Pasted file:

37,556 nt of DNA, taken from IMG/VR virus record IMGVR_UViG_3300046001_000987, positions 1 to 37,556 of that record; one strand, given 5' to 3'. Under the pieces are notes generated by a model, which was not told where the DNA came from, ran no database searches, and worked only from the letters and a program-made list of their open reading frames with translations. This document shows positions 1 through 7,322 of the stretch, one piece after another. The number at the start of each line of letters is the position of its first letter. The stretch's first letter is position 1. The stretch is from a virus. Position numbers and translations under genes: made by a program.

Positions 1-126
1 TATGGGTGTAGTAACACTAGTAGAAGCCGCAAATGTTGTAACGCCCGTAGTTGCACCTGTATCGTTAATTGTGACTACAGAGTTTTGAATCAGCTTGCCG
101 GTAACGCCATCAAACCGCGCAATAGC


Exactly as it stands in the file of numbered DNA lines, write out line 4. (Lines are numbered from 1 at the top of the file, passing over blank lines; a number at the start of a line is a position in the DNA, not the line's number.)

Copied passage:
101 GTAACGCCATCAAACCGCGCAATAGC